What would you do if you had just one spud?
Would you boil it, steam it or mash it? Bake it, fry it or roast it?
Perhaps you’d chunk it up for salad or layer it into a gratin.
Or go the deep fat fryer route and turn it into crisps or chips.
It’s one of those desert island questions (albeit a desert island that comes, it would have to be said, with a fully equipped kitchen).
And the desert island answer? For me, without hesitation, the potato would have to be baked.
One potato, baked
It was one of those moments when you try something new and you know what the joy of good food is.
So said resident sis after we had practically inhaled a lunch of mildly sweet and delicate gravad lax from Kinvara Smoked Salmon (proving that you don’t have to be famous to get quoted on this blog, but it does help if you’re related).
She’s in good company as far as her opinion of Kinvara’s smoked salmon goes. Nigel Slater and Jeffrey Steingarten are among the noteworthy food writers who have had kind words to say on that particular subject. Having worked my way through the samples very kindly sent to me, I can’t say that I would object to finding any of them on my plate (though the gravad lax remains a particular favourite).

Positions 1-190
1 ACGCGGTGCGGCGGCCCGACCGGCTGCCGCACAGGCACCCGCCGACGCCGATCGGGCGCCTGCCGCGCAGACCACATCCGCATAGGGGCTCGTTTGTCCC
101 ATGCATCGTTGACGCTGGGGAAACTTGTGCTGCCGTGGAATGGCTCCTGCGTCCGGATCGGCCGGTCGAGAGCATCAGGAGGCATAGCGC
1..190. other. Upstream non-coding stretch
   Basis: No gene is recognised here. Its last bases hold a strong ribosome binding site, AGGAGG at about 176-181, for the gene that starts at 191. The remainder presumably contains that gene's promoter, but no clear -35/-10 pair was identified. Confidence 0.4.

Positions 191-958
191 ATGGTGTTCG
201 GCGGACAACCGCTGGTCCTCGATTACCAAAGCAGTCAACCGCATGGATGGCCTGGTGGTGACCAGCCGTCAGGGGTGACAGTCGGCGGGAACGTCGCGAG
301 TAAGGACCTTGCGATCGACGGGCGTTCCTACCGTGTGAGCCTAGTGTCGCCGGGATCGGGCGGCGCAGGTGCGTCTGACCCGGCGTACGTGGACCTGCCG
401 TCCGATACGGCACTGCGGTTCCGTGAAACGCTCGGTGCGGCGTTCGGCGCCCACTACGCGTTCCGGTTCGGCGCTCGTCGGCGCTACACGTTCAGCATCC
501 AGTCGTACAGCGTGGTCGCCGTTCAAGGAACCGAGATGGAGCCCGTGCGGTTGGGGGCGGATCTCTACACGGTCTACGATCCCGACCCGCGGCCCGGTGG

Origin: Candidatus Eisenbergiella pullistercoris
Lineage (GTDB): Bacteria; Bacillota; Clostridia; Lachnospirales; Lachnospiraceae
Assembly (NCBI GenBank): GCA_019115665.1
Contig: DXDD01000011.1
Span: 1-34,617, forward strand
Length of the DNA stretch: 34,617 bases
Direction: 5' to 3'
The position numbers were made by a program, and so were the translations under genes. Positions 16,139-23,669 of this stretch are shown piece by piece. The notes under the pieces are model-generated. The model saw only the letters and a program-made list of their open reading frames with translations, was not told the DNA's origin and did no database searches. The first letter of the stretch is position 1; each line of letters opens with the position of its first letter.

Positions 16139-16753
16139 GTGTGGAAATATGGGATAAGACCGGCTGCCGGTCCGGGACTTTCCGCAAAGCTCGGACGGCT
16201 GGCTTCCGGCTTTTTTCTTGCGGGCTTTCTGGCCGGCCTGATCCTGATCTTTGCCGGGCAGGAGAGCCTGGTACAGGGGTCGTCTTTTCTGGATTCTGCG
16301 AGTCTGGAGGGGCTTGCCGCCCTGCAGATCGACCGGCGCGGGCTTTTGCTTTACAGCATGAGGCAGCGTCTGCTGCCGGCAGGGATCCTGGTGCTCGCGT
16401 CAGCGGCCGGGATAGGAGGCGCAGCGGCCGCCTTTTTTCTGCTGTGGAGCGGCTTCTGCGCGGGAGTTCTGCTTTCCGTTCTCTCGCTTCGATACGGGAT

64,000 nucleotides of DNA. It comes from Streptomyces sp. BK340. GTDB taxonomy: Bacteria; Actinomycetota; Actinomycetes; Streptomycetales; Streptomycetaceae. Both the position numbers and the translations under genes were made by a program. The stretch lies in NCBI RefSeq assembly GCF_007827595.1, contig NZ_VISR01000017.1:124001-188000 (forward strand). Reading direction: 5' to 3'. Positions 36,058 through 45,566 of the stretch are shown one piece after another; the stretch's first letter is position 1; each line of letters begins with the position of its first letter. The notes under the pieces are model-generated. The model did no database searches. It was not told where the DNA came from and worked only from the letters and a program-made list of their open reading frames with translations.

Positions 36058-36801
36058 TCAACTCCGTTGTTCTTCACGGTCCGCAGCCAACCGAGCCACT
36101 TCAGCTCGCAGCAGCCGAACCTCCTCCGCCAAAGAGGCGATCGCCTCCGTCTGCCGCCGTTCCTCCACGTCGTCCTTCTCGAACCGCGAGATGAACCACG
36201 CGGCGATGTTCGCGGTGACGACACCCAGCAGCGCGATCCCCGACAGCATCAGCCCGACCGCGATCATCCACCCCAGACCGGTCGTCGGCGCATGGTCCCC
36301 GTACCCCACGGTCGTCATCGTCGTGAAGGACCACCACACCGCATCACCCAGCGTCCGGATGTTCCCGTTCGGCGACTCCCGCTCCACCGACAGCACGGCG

Pressies from Kinvara Smoked Salmon
An apology is in order.
I have been guilty of taking the roastie for granted. A potato classic, known to feature regularly on my plate but yet scarcely mentioned on The Daily Spud… Oh for shame.
Nothing else for it but to make amends with a little Christmas roastie special, for it is fair to say that Christmas dinner in Ireland could not legally be defined as Christmas dinner without a great big pile of roast potatoes. So, with the assistance of the experts that reside on my kitchen bookshelf, may I present herewith my 12 step roastie program.